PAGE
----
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Bird Flu Arrives In Mainland Antarctica - Expert Reaction

Published: Wed 28 Feb 2024 01:06 PM
The H5N1 virus continues its global spread, having recently been found for the first time ever in mainland Antarctica.
Avian flu reached the wider Antarctic region in October last year when it was reported on sub-Antarctic islands. Since 2021, highly pathogenic avian influenza (HPAI) has gone gangbusters and made its way to almost every continent, but has not yet been detected in New Zealand, Australia or the Pacific Islands.
The SMC asked experts to comment.
Associate Professor Michelle LaRue, School of Earth and Environment, University of Canterbury, comments:
“Researchers predicted the arrival of highly-pathogenic avian influenza (HPAI) this summer season in Antarctica, it was just a matter of when. So, seeing this news is not a surprise, though no less devastating to hear. Since we know HPAI can kill both birds and marine mammals, it is possible we may see catastrophic mortality events and devastation of Antarctic wildlife.”
Conflict of interest statement: “Not really a conflict, but of interest is that I am also the Chief Officer of the Expert Group on Birds and Marine Mammals within the Scientific Committee on Antarctic Research.”
Dr Mary van Andel, Chief Veterinary Officer, Ministry for Primary Industries, comments:
“The recent cases confirmed were from dead skuas found near the Argentine Antarctic base ‘Primavera’, in San Martin Land on the Antarctic Peninsula. Given how the disease has been moving southwards over the past year, this detection is not unexpected and does not significantly change the risk of HPAI arriving in New Zealand. HPAI has been spreading in the sub-Antarctic South Atlantic since October 2023, with suspected cases found on islands near the Antarctic Peninsula in recent weeks.
“We are actively monitoring disease spread, particularly towards the Ross Sea region. We have many systems in place to prevent HPAI entering New Zealand on those pathways that can be managed, and to ensure early detection if it does arrive. International experience has shown that a One Health approach to the current strain of HPAI is essential. We are working closely with the Department of Conservation and the Ministry of Health to jointly prepare for any detection of HPAI in New Zealand.”
No conflict of interest.
Bruce McKinlay, Technical Advisor – Ecology, Department of Conservation, comments:
“DOC and Biosecurity New Zealand are working together to continually monitor the situation here and overseas, and coordinate readiness, response, and communications.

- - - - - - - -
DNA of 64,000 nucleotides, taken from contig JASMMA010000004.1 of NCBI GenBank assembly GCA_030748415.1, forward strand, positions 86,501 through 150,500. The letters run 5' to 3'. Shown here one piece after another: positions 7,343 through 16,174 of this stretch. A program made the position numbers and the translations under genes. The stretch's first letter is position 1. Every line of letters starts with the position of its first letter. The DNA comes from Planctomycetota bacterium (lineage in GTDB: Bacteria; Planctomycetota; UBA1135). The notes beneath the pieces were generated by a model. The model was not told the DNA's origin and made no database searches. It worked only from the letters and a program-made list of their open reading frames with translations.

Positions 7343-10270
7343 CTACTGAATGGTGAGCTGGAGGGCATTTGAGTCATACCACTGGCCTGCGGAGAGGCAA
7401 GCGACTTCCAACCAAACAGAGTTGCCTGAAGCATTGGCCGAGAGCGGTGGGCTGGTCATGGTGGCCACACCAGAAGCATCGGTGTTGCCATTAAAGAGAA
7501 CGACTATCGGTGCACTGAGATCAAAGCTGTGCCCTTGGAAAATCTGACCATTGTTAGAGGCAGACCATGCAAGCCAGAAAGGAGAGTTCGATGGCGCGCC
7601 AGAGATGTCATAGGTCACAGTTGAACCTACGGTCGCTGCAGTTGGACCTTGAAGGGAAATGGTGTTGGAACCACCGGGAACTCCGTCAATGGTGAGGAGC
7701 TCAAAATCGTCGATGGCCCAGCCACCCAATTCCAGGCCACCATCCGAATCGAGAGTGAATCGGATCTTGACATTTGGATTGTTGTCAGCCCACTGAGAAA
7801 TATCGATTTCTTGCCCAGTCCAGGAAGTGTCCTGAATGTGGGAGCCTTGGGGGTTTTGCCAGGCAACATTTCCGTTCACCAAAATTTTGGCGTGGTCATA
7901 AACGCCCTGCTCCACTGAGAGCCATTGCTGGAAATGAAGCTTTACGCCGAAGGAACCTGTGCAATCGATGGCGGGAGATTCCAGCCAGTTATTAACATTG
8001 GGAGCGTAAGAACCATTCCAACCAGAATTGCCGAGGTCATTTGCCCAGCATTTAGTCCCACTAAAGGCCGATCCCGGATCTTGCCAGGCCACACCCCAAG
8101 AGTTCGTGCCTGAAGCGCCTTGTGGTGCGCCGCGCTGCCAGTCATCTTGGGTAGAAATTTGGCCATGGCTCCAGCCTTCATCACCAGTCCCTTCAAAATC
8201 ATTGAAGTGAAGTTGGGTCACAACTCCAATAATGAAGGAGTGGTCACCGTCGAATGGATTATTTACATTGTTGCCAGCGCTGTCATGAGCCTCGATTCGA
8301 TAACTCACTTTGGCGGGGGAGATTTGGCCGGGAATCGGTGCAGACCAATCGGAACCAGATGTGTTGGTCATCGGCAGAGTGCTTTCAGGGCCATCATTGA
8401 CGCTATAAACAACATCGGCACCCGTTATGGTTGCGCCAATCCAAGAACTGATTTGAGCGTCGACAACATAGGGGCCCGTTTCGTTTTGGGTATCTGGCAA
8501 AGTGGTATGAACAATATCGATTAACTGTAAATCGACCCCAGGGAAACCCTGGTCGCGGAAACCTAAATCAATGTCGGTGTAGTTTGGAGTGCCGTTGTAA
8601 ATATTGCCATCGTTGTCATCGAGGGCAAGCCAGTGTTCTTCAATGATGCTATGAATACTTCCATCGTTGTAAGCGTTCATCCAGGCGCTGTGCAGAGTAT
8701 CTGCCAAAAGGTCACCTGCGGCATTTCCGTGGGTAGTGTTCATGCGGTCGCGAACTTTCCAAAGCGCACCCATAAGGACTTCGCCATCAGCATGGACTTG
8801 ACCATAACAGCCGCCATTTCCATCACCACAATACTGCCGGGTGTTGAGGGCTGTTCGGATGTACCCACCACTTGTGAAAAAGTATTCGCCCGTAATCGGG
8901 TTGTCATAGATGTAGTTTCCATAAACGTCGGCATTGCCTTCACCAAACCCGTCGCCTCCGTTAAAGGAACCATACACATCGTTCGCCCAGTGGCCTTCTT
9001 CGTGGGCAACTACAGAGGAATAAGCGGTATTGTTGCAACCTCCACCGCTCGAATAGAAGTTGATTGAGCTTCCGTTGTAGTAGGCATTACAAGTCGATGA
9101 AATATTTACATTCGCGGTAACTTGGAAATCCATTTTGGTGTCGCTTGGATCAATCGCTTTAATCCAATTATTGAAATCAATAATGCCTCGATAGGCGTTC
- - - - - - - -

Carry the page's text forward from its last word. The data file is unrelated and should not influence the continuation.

“We don’t know exactly what impact HPAI would have on native species but it’s more likely to affect colony nesting birds such as red and black-billed gulls, gannets, terns and other seabirds or animals interacting with these birds, during times of close contact. Transmission of the virus through secretions and faeces is likely to occur at this time. Also potentially at risk are non-breeding aggregations of waterbirds that congregate on wetlands or high tide roosts.
“DOC is developing plans to mitigate risks to threatened species should HPAI arrive in New Zealand including actions to enhance detection, reduce spread and protect threatened species.
“For a few species, vaccination might be an effective tool during outbreaks to protect a captive breeding population to prevent species extinction. It is not possible to vaccinate all our endangered birds, but we can focus on those species in captivity where the full two doses of vaccine can be given.
“We are currently undertaking a vaccination safety and efficacy trial for avian influenza for five critically endangered native species: kakī/black stilt, takahē, kākāpō, tūturuatu/shore plover and red-crowned kākāriki (as a surrogate species for kākāriki karaka/orange-fronted kākāriki).
“Once the trial is completed, we will have good evidence about how well the vaccine works and how much protection it might provide to these manu/birds. Vaccination would be used when bird flu has arrived to ensure the protection is recent and strong.”
Conflict of interest: None. Bruce notes that he is President of Birds NZ.
Professor Jemma Geoghegan, Virologist, University of Otago, comments:
“The discovery of birds infected with highly pathogenic avian influenza virus now on mainland Antarctica is alarming, but not all that surprising given how geographically widespread this virus has become globally. This finding demonstrates the ability of H5N1 to spread over long distances and highlights its potential to spread even further: up to New Zealand. Close monitoring of the virus is needed to detect it as it spreads into other species, as it has done so in other regions. Surveillance in New Zealand’s sub-Antarctic islands is now crucial for its early detection.”
No conflict of interest.
Nigel French, Distinguished Professor of Infectious Disease Epidemiology and Public Health, Massey University, comments:
“The virus is continuing to expand both its host range and geographical range. While this is some cause for concern, currently the risk is still very low due to the relative isolation of Aotearoa and the absence of certain risk factors, such as the presence of migratory waterfowl. Ongoing monitoring of the global situation, combined with surveillance for early detection and preventive measures (such as vaccination of endangered wildlife where possible), will all help to mitigate the threat to our at-risk populations.”
No conflict of interest.
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